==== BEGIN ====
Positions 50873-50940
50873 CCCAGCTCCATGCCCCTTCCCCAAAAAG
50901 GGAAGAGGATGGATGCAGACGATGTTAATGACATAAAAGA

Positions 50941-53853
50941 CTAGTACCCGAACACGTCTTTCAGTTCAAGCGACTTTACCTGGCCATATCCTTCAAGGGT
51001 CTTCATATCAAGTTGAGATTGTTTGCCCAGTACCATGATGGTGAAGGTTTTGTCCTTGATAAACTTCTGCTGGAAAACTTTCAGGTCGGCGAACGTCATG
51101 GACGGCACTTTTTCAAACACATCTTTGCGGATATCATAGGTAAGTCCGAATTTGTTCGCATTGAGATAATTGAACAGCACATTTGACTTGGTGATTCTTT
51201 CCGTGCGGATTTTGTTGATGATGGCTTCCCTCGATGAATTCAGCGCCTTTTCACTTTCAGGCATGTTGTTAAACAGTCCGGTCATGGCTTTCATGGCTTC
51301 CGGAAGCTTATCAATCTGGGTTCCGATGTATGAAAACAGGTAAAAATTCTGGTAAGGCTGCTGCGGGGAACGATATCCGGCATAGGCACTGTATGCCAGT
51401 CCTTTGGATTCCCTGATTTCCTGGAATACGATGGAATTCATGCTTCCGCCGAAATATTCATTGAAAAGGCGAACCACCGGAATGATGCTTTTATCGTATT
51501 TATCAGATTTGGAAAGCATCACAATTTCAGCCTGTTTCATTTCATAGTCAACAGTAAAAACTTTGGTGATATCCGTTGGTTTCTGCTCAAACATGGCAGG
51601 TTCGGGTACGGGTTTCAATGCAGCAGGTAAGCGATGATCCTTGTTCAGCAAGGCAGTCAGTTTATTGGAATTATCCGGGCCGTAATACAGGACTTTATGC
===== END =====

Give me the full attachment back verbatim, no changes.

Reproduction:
Positions 50873-50940
50873 CCCAGCTCCATGCCCCTTCCCCAAAAAG
50901 GGAAGAGGATGGATGCAGACGATGTTAATGACATAAAAGA

Positions 50941-53853
50941 CTAGTACCCGAACACGTCTTTCAGTTCAAGCGACTTTACCTGGCCATATCCTTCAAGGGT
51001 CTTCATATCAAGTTGAGATTGTTTGCCCAGTACCATGATGGTGAAGGTTTTGTCCTTGATAAACTTCTGCTGGAAAACTTTCAGGTCGGCGAACGTCATG
51101 GACGGCACTTTTTCAAACACATCTTTGCGGATATCATAGGTAAGTCCGAATTTGTTCGCATTGAGATAATTGAACAGCACATTTGACTTGGTGATTCTTT
51201 CCGTGCGGATTTTGTTGATGATGGCTTCCCTCGATGAATTCAGCGCCTTTTCACTTTCAGGCATGTTGTTAAACAGTCCGGTCATGGCTTTCATGGCTTC
51301 CGGAAGCTTATCAATCTGGGTTCCGATGTATGAAAACAGGTAAAAATTCTGGTAAGGCTGCTGCGGGGAACGATATCCGGCATAGGCACTGTATGCCAGT
51401 CCTTTGGATTCCCTGATTTCCTGGAATACGATGGAATTCATGCTTCCGCCGAAATATTCATTGAAAAGGCGAACCACCGGAATGATGCTTTTATCGTATT
51501 TATCAGATTTGGAAAGCATCACAATTTCAGCCTGTTTCATTTCATAGTCAACAGTAAAAACTTTGGTGATATCCGTTGGTTTCTGCTCAAACATGGCAGG
51601 TTCGGGTACGGGTTTCAATGCAGCAGGTAAGCGATGATCCTTGTTCAGCAAGGCAGTCAGTTTATTGGAATTATCCGGGCCGTAATACAGGACTTTATGC